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LOS ANGELES — As Brian Wilson remembers it, the head Beach Boy was still a beach toddler the first time he heard George Gershwin’s “Rhapsody in Blue,” a piece of music that would have a profound effect on the rest of his life.


“I was 2 years old,” Wilson, 68, said recently while seated on the couch in the living room at his Beverly Hills home, his voice carrying the enthusiasm of a discovery made last week. “My mother played it for me, and she said I turned my head like this (cocking his head to the left) toward the speaker, and she knew I liked it.


“So every couple of weeks she would take me to my grandmother’s house, and my grandmother had (a recording of) ‘Rhapsody in Blue,’” he said. “We would go there and my mom would play it for me. I just couldn’t believe it — it’s such a beautiful piece. I loved it.”


He still does. Those closest to the composer, arranger and vocal wizard behind the Beach Boys’ signature hits, including “Good Vibrations,” “California Girls” and “Surfer Girl,” say that when he sits down at a piano before rehearsing or performing, the song he typically plays to warm up is “Rhapsody in Blue.”


That 1924 composition catapulted Gershwin, already one of Tin Pan Alley’s most successful songwriters of the Jazz Age, to a peak of musical accomplishment for the way the nearly 18-minute work married vernacular music and a classically informed level of compositional expansiveness.


It’s also the first music heard on “Brian Wilson Reimagines Gershwin,” an album arriving Tuesday. He doesn’t simply sing a dozen of the iconic songs written by George and his lyricist brother, Ira, but also includes two new numbers created out of song fragments left unfinished by George when he died of a brain tumor at age 38 in 1937.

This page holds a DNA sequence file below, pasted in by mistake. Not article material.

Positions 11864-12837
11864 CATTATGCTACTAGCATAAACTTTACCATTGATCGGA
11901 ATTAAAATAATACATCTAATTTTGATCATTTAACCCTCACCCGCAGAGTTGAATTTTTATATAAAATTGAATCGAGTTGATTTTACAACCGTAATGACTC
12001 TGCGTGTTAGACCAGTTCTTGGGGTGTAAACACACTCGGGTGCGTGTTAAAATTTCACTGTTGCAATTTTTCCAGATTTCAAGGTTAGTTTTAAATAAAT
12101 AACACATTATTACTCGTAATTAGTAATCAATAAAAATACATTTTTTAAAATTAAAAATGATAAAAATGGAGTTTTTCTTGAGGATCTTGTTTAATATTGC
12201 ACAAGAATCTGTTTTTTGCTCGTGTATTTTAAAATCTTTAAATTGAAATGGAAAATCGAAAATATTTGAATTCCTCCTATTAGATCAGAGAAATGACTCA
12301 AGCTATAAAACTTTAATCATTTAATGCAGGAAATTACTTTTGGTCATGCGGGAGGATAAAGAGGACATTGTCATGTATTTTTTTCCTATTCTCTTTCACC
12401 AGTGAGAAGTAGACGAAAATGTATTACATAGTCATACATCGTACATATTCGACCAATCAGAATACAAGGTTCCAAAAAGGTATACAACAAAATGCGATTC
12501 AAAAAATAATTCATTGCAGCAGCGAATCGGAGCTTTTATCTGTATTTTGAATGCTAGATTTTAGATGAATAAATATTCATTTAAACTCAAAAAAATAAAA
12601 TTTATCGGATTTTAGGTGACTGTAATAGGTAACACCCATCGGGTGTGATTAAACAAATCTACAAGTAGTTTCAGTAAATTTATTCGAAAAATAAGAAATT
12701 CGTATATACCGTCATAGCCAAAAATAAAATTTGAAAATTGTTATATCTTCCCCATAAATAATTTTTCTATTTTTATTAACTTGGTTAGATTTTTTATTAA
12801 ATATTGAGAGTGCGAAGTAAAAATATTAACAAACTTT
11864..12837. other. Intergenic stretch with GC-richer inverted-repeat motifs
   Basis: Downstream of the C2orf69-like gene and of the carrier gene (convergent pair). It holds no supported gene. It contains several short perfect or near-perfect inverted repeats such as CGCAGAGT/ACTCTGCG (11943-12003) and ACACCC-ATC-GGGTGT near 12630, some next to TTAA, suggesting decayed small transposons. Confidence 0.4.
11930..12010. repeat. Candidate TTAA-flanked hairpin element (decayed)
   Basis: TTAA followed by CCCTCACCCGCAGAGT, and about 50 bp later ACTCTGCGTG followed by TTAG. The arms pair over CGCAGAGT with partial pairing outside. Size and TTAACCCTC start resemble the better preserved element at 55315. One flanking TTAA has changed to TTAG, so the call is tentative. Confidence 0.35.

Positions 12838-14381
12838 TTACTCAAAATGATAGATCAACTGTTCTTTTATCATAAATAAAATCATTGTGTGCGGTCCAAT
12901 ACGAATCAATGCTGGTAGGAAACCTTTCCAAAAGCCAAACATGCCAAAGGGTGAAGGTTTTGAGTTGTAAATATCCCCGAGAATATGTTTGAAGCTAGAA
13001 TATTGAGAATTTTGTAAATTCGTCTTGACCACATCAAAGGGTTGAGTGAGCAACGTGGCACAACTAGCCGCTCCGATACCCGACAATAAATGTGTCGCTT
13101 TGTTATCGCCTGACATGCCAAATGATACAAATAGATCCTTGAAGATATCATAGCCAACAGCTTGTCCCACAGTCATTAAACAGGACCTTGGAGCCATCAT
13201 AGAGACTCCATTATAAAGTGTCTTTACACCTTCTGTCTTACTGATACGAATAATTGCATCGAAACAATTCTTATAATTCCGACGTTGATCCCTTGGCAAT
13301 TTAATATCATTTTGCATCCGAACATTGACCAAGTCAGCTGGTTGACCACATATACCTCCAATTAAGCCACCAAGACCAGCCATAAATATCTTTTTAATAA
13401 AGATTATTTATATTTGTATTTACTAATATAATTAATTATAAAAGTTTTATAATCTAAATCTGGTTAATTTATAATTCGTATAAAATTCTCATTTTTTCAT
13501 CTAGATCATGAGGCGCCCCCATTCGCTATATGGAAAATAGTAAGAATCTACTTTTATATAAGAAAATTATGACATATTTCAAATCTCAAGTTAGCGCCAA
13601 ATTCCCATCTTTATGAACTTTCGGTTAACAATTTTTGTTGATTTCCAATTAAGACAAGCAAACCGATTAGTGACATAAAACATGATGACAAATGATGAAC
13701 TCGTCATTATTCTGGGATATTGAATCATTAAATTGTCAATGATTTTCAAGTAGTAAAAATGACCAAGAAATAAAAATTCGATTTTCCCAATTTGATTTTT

Wilson and his present-day lyric writer, Scott Bennett, turned those fragments into newly completed cross-generational collaborations, “The Like in I Love You” and “Nothing But Love,” that bookend the album.


The project is an outgrowth of a two-album deal Wilson entered into last year with Disney Pearl, a Walt Disney Records imprint. The Gershwin project was Wilson’s idea — with some heavy encouragement from Disney bigwigs. The follow-up project will feature his interpretations of children’s songs from the Disney canon.


“The notion of him doing his thing — he calls it ‘Brianizing’ — with Gershwin, seems like an amazing opportunity,” David Agnew, president of Walt Disney Records, said when the announcement was made last fall.


Although the album is Wilson’s way of sharing his affection for the Gershwins’ legacy, for pop aficionados it offers up a meeting of distinct voices in American music from strikingly different eras and locales: the Gershwins inextricably linked with the bustling New York metropolis of the 1920s and ‘30s, Wilson with sunny Southern California in the ‘60s.


George Gershwin’s blending of the structural sophistication and instrumental range of symphonic music with pop-song accessibility can be seen as a precursor to Wilson’s expansion of ‘60s pop music through the use of orchestral and choral arrangements.


The culmination of those ideas were 1966’s “Pet Sounds” album and the long-shelved “Smile” album that Wilson belatedly completed in 2004.